Food for male fertility – Baked stuffed squash

By Anna Firth, Nutritionist, Melanie Brown Nutrition


Butternut Squash

We’ve teamed up with Melanie Brown Nutrition to bring you some tasty recipe inspiration to boost male fertility. A balanced diet rich in different vitamins and minerals plays an important role in sperm health so Melanie has made sure all of these recipes feature key nutrients to support fertility. This baked stuffed squash includes ingredients and antioxidants to boost sperm quality.

The Mediterranean diet is widely accepted to support fertility. Wholegrains, pulses, nuts seeds, olive oil and fruit and vegetables are at the heart of this sun-drenched way of eating. In particular, tomatoes are great for sperm because they are high in lycopene, an antioxidant carotene that is protective of sperm and prostate health. There is a growing body of evidence linking lycopene to improved sperm quality.

This stuffed squash recipe is packed with Mediterranean flavours and contains plenty of tomatoes to provide the lycopene boost. Pairing tomatoes with olive oil is a good way to increase your body’s take-up of the antioxidants in the dish.



  1. Preheat the oven to 180°C and then prepare the squash. Cut in half if using butternut squash and scoop out the seeds. For acorn squash or similar, cut off the tops and scoop out the stringy middle. Place on a baking tray and drizzle with olive oil and season with salt and pepper. Bake for 30 – 40 minutes or until softened. Leave to cool.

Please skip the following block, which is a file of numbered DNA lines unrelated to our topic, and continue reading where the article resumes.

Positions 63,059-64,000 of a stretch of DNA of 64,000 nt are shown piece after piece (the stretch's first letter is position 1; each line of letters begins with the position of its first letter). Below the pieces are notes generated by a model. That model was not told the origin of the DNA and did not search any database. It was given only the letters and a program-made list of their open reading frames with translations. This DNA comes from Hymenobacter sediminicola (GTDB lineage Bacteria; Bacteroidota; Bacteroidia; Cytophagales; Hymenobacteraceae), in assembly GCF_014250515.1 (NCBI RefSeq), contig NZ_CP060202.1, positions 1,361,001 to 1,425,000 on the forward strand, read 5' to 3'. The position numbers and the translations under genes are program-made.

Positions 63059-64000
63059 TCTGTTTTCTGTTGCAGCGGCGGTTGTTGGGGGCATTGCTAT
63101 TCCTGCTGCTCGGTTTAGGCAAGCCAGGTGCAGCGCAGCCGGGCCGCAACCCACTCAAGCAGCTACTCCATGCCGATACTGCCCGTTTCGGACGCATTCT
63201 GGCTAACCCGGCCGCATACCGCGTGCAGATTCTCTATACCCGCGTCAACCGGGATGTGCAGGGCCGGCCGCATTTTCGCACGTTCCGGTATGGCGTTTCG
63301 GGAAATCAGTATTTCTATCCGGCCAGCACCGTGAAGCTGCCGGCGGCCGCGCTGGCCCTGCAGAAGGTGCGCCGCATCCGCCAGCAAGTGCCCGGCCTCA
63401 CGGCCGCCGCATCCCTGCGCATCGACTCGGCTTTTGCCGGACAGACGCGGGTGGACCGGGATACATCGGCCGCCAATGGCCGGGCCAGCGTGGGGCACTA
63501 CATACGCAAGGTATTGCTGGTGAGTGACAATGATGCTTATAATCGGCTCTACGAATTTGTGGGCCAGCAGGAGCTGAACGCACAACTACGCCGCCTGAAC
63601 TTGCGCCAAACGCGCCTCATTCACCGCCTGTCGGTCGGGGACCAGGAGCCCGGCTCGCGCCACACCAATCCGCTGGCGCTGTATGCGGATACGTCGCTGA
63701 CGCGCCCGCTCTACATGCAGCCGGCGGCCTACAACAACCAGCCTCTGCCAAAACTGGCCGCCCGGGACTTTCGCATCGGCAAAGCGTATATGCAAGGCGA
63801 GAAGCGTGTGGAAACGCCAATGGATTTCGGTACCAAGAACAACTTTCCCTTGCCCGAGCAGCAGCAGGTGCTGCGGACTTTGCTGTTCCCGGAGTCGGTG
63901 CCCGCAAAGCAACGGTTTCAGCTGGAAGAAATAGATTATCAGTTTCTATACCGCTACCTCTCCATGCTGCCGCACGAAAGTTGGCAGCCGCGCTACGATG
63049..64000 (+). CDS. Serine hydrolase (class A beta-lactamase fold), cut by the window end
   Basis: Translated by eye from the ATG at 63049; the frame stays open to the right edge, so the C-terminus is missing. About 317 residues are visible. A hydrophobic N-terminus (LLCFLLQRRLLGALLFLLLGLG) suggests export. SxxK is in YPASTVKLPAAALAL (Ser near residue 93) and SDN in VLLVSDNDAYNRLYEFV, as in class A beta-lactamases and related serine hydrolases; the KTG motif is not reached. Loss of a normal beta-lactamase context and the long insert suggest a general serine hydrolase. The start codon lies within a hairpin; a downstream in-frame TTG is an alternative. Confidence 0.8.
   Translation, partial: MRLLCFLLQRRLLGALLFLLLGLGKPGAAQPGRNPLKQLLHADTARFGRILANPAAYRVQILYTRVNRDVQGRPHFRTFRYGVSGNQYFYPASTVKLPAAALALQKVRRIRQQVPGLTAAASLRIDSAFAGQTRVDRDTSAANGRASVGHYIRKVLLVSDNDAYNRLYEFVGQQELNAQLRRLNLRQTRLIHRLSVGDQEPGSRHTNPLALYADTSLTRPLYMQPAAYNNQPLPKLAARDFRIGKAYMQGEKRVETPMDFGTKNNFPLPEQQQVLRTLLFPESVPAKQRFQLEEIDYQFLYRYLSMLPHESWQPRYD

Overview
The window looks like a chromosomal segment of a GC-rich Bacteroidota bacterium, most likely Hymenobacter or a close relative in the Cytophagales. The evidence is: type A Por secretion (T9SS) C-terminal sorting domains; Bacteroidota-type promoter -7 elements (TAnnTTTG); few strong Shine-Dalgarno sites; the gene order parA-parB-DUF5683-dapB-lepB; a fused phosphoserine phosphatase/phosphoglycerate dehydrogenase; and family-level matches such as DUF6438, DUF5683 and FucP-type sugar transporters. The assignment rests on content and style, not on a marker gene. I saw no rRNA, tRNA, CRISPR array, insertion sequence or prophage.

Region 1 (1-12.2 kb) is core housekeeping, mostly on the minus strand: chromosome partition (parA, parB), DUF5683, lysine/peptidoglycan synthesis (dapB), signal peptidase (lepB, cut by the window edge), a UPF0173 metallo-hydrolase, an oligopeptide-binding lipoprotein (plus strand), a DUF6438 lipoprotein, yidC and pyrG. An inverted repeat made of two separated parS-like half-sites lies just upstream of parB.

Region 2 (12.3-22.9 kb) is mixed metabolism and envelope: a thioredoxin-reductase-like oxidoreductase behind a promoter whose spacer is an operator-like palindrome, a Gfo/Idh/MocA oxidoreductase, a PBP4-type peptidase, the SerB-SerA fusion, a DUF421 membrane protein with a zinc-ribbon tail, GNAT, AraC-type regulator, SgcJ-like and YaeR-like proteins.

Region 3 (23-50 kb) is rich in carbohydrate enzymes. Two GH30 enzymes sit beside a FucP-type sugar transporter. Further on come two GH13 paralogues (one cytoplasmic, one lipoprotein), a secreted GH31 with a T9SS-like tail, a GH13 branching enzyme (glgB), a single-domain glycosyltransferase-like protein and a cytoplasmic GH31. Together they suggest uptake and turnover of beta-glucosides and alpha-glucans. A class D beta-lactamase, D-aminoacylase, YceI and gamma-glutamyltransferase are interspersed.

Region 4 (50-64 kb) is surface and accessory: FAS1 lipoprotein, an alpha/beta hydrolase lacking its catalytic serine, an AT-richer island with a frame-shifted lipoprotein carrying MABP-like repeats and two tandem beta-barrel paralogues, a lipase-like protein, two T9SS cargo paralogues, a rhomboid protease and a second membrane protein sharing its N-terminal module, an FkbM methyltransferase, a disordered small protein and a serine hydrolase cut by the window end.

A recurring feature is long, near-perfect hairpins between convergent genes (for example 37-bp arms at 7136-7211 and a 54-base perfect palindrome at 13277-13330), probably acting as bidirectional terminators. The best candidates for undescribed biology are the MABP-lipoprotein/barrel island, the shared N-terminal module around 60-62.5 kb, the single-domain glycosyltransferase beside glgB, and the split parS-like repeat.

2. Meanwhile, soften the onions in oil and add the garlic cloves with the cinnamon and dried mint. Add the tomato puree followed by the quinoa. Pour in the vegetable stock, nutritional yeast and cover with a lid until soft (and the liquid absorbed).
  3. Stir the olives, pine nuts, flat-leaf parsley and lemon juice through the quinoa and season with salt and pepper to taste.
  4. Stuff the squash with the quinoa mixture and bake in the oven for 15 -20 minutes until everything is heated through. Sprinkle a little crumbled feta or extra nutritional yeast and serve with steamed vegetables or salad.

Keep an eye out for more fertility focused recipes in the next couple of weeks and don’t miss our next male fertility webinar where Melanie Brown will join Prof Sheena Lewis to discuss the impacts of diet and lifestyle on sperm quality and fertility.

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